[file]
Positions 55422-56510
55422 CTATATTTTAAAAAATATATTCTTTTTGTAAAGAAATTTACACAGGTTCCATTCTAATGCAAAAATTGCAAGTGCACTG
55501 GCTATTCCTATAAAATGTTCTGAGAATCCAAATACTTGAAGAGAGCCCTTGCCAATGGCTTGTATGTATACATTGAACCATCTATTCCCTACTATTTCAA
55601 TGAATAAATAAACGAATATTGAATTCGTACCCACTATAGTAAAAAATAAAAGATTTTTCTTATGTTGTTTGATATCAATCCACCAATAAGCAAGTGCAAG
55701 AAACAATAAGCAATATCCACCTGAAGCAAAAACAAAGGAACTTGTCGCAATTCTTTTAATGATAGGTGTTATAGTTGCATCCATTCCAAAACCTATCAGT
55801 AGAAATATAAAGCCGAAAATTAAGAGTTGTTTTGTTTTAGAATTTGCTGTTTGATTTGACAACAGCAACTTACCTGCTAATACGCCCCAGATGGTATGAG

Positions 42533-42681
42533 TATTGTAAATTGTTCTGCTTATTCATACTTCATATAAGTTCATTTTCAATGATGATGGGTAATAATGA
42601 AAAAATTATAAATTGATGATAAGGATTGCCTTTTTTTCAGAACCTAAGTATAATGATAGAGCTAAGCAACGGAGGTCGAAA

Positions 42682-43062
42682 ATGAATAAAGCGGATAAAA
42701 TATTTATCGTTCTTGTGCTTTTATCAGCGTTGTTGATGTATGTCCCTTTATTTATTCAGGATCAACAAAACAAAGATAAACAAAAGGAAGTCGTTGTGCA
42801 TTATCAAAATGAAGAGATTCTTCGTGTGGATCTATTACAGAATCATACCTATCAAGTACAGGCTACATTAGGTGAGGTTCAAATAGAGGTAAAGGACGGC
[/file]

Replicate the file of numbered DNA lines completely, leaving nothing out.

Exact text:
Positions 55422-56510
55422 CTATATTTTAAAAAATATATTCTTTTTGTAAAGAAATTTACACAGGTTCCATTCTAATGCAAAAATTGCAAGTGCACTG
55501 GCTATTCCTATAAAATGTTCTGAGAATCCAAATACTTGAAGAGAGCCCTTGCCAATGGCTTGTATGTATACATTGAACCATCTATTCCCTACTATTTCAA
55601 TGAATAAATAAACGAATATTGAATTCGTACCCACTATAGTAAAAAATAAAAGATTTTTCTTATGTTGTTTGATATCAATCCACCAATAAGCAAGTGCAAG
55701 AAACAATAAGCAATATCCACCTGAAGCAAAAACAAAGGAACTTGTCGCAATTCTTTTAATGATAGGTGTTATAGTTGCATCCATTCCAAAACCTATCAGT
55801 AGAAATATAAAGCCGAAAATTAAGAGTTGTTTTGTTTTAGAATTTGCTGTTTGATTTGACAACAGCAACTTACCTGCTAATACGCCCCAGATGGTATGAG

Positions 42533-42681
42533 TATTGTAAATTGTTCTGCTTATTCATACTTCATATAAGTTCATTTTCAATGATGATGGGTAATAATGA
42601 AAAAATTATAAATTGATGATAAGGATTGCCTTTTTTTCAGAACCTAAGTATAATGATAGAGCTAAGCAACGGAGGTCGAAA

Positions 42682-43062
42682 ATGAATAAAGCGGATAAAA
42701 TATTTATCGTTCTTGTGCTTTTATCAGCGTTGTTGATGTATGTCCCTTTATTTATTCAGGATCAACAAAACAAAGATAAACAAAAGGAAGTCGTTGTGCA
42801 TTATCAAAATGAAGAGATTCTTCGTGTGGATCTATTACAGAATCATACCTATCAAGTACAGGCTACATTAGGTGAGGTTCAAATAGAGGTAAAGGACGGC